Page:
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Setup XML

Getting eclipse to validate DFDL Schemas using its XML validation capabilities requires some configuration. Without this you will get hundreds (at least) of XML and XML Schema validation errors from the daffodil code base.

There are two files of interest to this located in your dfdl git repository:

  • daffodil-lib/src/main/resources/eclipse-xml-catalog.xml
  • daffodil-core/src/main/resources/

IMPORTANT: These settings and catalog will change the configuration of eclipse substantially, and may not be suitable for projects other than Daffodil, so save your existing eclipse install directory and workspace's .metadata/.plugins/org.eclipse.core.runtime/.settings directory, if you are trying to share it across more than just Daffodil. You'll likely need to split out into two distinct workspaces and two distinct copies of eclipse.

Import XML Catalog

  1. Open Eclipse.
  2. Select File -> Import -> XML -> XML Catalog.
  3. Browse to and select daffodil-lib/src/main/resources/eclipse-xml-catalog.xml. Click OK.
  4. Close Eclipse.

Import Eclipse Settings: Windows

  1. Open Windows Explorer and open the folder of your local dfdl git repository.
  2. Navigate to the following file: daffodil-core/src/main/resources/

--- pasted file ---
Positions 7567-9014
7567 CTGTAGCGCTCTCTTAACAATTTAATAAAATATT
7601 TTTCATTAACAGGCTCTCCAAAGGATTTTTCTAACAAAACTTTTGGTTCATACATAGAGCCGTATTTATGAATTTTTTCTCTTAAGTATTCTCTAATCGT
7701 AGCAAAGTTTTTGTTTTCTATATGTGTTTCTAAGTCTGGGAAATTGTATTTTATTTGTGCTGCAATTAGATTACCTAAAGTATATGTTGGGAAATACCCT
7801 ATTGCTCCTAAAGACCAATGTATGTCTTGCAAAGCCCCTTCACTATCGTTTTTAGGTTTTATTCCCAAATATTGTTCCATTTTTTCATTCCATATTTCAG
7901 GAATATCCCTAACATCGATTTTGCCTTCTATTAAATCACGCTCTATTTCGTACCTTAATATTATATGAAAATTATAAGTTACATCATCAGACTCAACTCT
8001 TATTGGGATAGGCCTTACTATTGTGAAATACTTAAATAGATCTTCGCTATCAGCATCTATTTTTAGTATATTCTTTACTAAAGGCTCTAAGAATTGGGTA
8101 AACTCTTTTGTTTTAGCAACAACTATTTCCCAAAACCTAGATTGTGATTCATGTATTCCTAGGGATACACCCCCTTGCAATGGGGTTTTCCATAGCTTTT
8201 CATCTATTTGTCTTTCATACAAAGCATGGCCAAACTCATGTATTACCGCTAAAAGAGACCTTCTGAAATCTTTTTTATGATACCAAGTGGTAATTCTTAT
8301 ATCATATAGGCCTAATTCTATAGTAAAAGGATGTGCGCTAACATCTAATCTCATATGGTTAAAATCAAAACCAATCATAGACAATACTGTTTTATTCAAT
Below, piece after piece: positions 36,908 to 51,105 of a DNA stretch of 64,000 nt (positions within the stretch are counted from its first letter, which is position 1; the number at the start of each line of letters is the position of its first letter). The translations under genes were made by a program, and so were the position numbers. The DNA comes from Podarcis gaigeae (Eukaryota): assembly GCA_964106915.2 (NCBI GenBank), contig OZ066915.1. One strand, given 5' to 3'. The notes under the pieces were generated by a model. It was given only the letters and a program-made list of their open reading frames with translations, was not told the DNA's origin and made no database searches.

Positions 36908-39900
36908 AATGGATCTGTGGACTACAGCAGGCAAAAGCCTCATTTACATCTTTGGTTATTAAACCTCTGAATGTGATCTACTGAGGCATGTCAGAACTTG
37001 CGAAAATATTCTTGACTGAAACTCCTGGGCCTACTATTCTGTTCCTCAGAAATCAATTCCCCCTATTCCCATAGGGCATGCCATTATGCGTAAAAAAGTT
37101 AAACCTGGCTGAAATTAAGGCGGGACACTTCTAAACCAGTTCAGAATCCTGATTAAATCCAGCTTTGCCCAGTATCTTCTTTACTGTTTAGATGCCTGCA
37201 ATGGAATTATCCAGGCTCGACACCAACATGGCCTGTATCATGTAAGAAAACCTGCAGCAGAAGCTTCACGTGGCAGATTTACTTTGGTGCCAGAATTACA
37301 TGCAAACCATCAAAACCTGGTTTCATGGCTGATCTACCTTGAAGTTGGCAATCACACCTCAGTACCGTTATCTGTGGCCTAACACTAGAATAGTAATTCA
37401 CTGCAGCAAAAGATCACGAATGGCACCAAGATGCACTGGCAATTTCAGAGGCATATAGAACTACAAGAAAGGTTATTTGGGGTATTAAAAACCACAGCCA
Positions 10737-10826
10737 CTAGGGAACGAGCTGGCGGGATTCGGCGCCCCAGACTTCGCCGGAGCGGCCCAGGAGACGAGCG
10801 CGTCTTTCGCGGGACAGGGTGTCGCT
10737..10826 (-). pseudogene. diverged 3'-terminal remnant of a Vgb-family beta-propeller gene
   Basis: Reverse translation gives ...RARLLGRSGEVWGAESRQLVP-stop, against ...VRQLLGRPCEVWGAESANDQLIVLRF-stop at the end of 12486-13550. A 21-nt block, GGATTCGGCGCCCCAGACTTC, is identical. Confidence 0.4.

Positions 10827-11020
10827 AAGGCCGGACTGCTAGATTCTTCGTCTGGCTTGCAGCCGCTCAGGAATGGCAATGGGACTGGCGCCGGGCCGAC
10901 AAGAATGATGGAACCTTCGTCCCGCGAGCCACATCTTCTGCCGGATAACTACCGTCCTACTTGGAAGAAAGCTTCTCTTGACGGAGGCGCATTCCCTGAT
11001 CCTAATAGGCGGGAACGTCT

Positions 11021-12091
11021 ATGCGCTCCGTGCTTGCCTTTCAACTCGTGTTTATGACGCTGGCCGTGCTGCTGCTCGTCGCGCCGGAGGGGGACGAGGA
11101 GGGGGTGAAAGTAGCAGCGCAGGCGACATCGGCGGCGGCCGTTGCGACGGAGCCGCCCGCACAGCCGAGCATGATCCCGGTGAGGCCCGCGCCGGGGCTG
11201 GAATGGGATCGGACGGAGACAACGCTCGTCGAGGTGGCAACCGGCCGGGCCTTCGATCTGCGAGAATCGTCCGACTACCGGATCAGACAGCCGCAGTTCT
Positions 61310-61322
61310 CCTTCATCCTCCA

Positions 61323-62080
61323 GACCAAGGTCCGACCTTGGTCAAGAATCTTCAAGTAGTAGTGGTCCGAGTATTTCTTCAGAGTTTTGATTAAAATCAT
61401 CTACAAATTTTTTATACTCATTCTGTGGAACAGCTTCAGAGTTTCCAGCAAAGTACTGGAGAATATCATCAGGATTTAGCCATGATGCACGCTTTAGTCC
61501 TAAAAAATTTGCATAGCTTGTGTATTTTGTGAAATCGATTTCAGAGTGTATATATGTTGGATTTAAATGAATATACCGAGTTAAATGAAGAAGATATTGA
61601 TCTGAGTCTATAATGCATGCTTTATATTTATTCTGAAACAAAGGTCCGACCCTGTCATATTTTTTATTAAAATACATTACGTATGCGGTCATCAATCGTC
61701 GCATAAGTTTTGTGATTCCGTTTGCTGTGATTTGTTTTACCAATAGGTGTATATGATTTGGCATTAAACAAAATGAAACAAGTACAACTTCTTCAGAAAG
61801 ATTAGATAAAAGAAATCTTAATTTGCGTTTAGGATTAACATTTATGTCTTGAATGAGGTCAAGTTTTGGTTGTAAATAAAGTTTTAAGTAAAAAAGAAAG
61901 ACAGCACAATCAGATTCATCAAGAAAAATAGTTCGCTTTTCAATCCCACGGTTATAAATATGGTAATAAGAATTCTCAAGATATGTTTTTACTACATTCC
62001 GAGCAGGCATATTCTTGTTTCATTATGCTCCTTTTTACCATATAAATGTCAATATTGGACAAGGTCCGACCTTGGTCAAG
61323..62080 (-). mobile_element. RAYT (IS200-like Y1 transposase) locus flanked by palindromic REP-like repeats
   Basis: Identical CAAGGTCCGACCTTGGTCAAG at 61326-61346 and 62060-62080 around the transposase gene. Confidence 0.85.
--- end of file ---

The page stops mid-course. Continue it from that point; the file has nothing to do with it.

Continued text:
3. Copy this file.
  4. Navigate to the location of your Eclipse workspace.

The eclipse settings zip file contains a .settings directory to be restored in your Eclipse workspace's ".metadata/.plugins/org.eclipse.core.runtime/.settings" directory.

To accomplish this:

  1. Navigate to ".metadata/.plugins/org.eclipse.core.runtime/".
  2. Here, paste the file.
  3. Right-click ->  7 Zip -> Extract Here
  4. You may be asked if you'd like to replace the files.  Select yes to all.

Import Eclipse Settings: Linux

Open a Terminal and cd to your local dfdl git repository.  Likely "/home/username/git/dfdl" or "~/git/dfdl".

$ cd ~/git/dfdl
$ cp daffodil-core/src/main/resources/ ~/workspace/.metadata/.plugins/org.eclipse.core.runtime/
$ cd ~/workspace/.metadata/.plugins/org.eclipse.core.runtime/
$ ls -la

The above commands essentially copy the file to the "org.eclipse.core.runtime" folder of your workspace.

The 'ls -la' command should show you that "org.eclipse.core.runtime" contains the zip file and a hidden ".settings" folder.

Now we need to unzip the file and replace the contents of the ".settings" folder.

$ unzip

You will be asked if you want to replace.  Enter "A".  This will replace all of the files.

Close the Terminal.

Test It Out

With the settings and XML Catalog above, you can edit DFDL Schemas, and get support from Eclipse.

For example,

  • Edit core/tests/AA.dfdl.xsd in eclipse. Notice that it does not use xmlns="", which is the usual name space for XML Schema. Rather, it uses "" which provides much more DFDL-oriented schema validation.
  • Note that the file extension ".dfdl.xsd" is the standard way to identify a DFDL schema file.
  • Change one of the dfdl:inputValueCalc properties and misspell the property name. Save the file and you should see a validation error.